Retardation of photoreceptor degeneration in the detached retina of rd1 mouse

Hiroki Kaneko, Koji M. Nishiguchi, Makoto Nakamura, Shu Kachi, Hiroko Terasaki

Research output: Contribution to journalArticlepeer-review

9 Citations (Scopus)


Purpose. To study the neuroprotective effect of experimental retinal detachment (RD) on photoreceptor degeneration in rd1 mice. Methods. RD was produced in the eyes of rd1 mice at postnatal day (P) 9. These eyes were collected and compared to controls without RD. The effects of RD on retinal degeneration were evaluated by histochemical staining of nuclei in the outer nuclear layer (ONL), rod and cone photoreceptors, and retinal vessels at P30 in retinal sections and flatmounts. Apoptotic photoreceptors were detected by TdT-mediated dUTP nick-end labeling (TUNEL) at P15. Mice with or without RD were also reared in darkness and evaluated immunohistochemically at P30. Results. The numbers of rhodopsin-positive (rod), peanut agglutinin-positive (cone), and diamino-2-phenyl-indol-stained (rodplus-cone) cells in the ONL were increased by 2.0-fold, 1.3-fold, and 1.2-fold, respectively, in the rd1 eyes with RD compared to those without RD at P30. In the detached retina, the cone photoreceptor inner/outer segment structures and the deep retinal vessels surrounding the inner nuclear layer and the ONL, but not the ganglion cell layer, were preserved. At P15, TUNEL-positive cell numbers in the ONL were significantly reduced in the eyes with RD. Light exposure had no effect on photoreceptor degeneration in the eyes with or without RD. Conclusions. RD mediates the preservation of cone and rod photoreceptors in the ONL and surrounding vascular structures by reducing the rate of apoptosis of photoreceptors in rd1 mice. Light deprivation does not appear to be one of the mechanisms of photoreceptor protection in the detached retinas in these mice.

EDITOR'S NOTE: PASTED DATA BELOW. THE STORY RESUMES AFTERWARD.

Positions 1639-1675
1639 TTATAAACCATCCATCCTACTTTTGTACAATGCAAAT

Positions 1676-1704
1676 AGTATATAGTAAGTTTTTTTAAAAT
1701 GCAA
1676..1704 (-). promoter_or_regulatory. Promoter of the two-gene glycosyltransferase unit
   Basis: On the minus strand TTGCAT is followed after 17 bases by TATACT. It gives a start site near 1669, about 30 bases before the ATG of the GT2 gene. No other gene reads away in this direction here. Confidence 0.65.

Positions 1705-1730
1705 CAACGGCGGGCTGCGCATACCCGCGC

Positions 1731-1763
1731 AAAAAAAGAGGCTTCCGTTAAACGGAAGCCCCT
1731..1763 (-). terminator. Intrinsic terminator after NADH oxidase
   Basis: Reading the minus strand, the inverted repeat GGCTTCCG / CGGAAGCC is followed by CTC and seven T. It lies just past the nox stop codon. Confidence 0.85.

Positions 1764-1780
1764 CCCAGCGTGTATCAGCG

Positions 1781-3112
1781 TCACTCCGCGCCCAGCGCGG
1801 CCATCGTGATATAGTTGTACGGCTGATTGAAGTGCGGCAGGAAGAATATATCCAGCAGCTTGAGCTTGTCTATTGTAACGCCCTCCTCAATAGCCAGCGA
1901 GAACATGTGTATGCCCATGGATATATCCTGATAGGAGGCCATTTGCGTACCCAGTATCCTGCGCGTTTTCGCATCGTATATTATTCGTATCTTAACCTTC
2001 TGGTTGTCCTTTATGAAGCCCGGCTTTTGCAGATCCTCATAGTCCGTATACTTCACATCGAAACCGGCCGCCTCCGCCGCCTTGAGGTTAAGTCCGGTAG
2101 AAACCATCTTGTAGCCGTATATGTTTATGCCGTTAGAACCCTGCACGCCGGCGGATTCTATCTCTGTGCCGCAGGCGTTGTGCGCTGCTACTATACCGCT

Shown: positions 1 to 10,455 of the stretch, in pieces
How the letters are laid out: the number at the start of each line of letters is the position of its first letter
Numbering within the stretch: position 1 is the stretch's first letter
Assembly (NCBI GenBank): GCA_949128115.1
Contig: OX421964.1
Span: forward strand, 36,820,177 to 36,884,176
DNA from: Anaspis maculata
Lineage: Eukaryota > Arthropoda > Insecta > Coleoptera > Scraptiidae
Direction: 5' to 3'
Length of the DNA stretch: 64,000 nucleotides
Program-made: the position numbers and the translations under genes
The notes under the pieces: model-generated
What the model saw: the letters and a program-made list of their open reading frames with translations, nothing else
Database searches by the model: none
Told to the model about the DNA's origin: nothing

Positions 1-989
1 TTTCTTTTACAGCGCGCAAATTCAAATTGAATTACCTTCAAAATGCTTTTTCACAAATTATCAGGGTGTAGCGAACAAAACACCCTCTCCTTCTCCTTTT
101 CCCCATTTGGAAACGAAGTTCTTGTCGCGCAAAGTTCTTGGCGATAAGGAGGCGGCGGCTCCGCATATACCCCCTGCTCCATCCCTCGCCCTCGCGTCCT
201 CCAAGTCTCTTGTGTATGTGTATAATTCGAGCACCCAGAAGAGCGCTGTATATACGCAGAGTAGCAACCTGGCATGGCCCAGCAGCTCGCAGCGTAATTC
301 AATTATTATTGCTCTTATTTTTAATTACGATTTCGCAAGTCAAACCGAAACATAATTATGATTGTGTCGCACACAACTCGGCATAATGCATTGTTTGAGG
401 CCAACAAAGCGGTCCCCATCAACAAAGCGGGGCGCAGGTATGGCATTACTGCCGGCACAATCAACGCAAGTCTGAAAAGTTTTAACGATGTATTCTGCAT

Original languageEnglish
Pages (from-to)781-787
Number of pages7
JournalInvestigative Ophthalmology and Visual Science
Issue number2
Publication statusPublished - 2008 Feb
Externally publishedYes

ASJC Scopus subject areas

  • Ophthalmology
  • Sensory Systems
  • Cellular and Molecular Neuroscience


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